Even happy couples fight.
Dick and Emma have been together for 4 years, minus a 4 month break-up. They love each other immensely. They are happy, they rarely fight BUT when they do it gets nasty. Arguments escalate very quickly and usually end up with slamming of doors, name calling, throwing things and one of them sleeping in the guest bedroom. How does this happen?? Why?
It’s a safety thing.
Let me explain.
Emma: We need to book our vacation. Soon everything will be sold out.
Dick: I don’t have any money. You said you were going to pay for the hotel but the other day you took that back and wanted to split it with me.
Emma: That’s not true. I said if you can contribute something that would be fair since you are going too.
Dick: You make $25000 a year more than me. I can’t afford it. So I’m not going. You can go by yourself.
Emma: But you had money when we went to Vegas. That’s what you wanted to do and I sucked it up. Now that I want to go to the beach all of a sudden you don’t have any money?
Dick: I guess we’re in two different places in our lives. You don’t want what I want and I don’t care for the beach.
Emma: What are you talking about??!
Dick storms out of the room, slams the door. Emma takes her phone and book and goes into the guest bedroom where she spends the night.
They think money is the problem.
I think this is a safety issue.
In couples counseling I talk a lot about safety. Safety, or lack there of, is the reason why seemingly insignificant matters turn into huge fights. A relationship may be physically safe. You may even be in a happy marriage. But sometimes the other person, the one person you love the most is the one hurting you by making your relationship emotionally and mentally unsafe for you.
This is how the argument really plays out in their heads. This is what they don’t say.
Emma: I’ve been looking forward to this vacation. I want to make sure you’re not bailing out on me at the last minute like you have done before. I want to know I can rely on you to come through on your promise. That’s safe.
Dick: You said you were going to pay for the hotel but I knew you were going to change your mind and ask me for money like you have done before. So now I will punish you by not going.
Emma: You’re right I did say that but then I changed my mind. I want to ensure no one is able to take advantage of me. I won’t allow that. It’s happened before and that’s unsafe for me.
Dick: I feel inferior for making less money and I’m unhappy with my job and you remind me of that. I feel unsafe. By saying I won’t go I’m protecting myself.
Emma: Same old shit! I’m getting pissed. It’s always about you and what you want. That’s always more important then what I want.
Dick: What I want IS more important. You’re happy with your life here. I’m not. You’ll probably just end up leaving me in the end anyway.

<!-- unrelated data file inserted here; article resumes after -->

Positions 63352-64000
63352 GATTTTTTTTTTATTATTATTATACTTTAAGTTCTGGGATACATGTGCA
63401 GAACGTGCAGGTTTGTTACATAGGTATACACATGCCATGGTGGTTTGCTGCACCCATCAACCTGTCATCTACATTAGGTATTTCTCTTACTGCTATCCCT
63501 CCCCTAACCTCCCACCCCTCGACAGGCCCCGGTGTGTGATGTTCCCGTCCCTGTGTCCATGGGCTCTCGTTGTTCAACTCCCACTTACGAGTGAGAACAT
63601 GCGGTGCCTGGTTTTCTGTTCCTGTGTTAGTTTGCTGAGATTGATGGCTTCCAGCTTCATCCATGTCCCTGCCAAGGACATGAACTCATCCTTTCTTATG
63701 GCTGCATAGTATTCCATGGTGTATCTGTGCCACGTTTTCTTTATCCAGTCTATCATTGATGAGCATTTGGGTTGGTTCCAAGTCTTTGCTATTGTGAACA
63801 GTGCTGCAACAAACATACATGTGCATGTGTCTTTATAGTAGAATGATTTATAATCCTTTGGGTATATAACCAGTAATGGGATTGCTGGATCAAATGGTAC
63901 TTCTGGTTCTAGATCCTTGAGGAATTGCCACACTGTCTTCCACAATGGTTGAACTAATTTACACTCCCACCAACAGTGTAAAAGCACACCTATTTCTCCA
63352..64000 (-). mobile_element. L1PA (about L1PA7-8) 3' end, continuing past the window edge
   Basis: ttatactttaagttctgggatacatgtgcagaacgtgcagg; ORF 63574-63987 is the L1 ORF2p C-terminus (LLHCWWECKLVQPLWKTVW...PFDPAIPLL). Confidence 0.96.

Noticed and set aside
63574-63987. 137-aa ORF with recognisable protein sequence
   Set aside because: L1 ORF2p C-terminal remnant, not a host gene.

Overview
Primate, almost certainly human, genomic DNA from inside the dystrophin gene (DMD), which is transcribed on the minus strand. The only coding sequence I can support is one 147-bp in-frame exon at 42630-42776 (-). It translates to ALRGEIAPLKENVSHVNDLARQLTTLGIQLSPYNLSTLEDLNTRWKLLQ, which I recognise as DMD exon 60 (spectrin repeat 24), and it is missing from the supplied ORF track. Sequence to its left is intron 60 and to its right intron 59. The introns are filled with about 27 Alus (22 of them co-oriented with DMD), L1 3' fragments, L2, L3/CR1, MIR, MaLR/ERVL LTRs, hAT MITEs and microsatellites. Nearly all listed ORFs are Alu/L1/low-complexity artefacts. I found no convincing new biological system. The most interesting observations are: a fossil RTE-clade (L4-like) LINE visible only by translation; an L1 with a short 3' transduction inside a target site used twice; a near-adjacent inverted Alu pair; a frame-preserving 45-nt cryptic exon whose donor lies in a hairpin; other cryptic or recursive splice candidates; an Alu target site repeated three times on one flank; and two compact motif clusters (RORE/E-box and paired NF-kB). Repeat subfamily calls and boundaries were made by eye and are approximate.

Emma: Here we go again. Your abandonment issues leave me indifferent. Who said I’m leaving?!
At this point they both do the very thing that makes the other feel unsafe even more. By slamming the door and leaving the room Dick reinforces Emma’s belief that he is mean and capable of taking advantage of her. By sleeping in the guest bedroom Emma reinforces Dick’s fear that Emma will leave.
Individuals are incapable of thinking about their partner’s safety when they themselves feel unsafe. By slamming the door Dick feels safe as he reassures himself that he’s tough and doesn’t need anyone. By sleeping in the guest bedroom Emma feels safe as she reassures herself that no one will take advantage of her again.
Now this story has a happy ending. But only because both partners, after they have established their own safety, can go back to each other and help make the relationship safe again. Dick and Emma have silently, and sometimes unconsciously, worked on this over the years. So the morning looks like this: Emma goes back to bed and cuddles up to Dick who thinks this is Emma’s apology but doesn’t realize that Emma knows he needs to be reassured that he won’t be abandoned.
Dick allows himself to be vulnerable. He is able to articulate that this is simply bad timing financially for him due to things outside of his control and asks for help in covering the cost of the hotel. He takes back saying he won’t go and takes over the task of finding a reasonable hotel. This way he reestablishes safety for Emma by showing that he cares and it’s not just about the money.
Emma pays for the hotel which she doesn’t really mind doing anyway.
The reasons why reestablishing safety for your partner is often hard are (a) you feel unsafe yourself (b) you don’t know how (c) you know how but refuse to because you’re Ego is in the way and (d) all of the above.
Inability to reestablish safety for your partner will lead to constant conflict, loss of trust, painful feelings and heartbreak, and eventually loss of affection and even separation. Dick and Emma know that process all too well.
Does your story have a happy ending?
Do you know what makes you and your partner emotionally unsafe? Do you know how to reestablish safety for them and for yourself?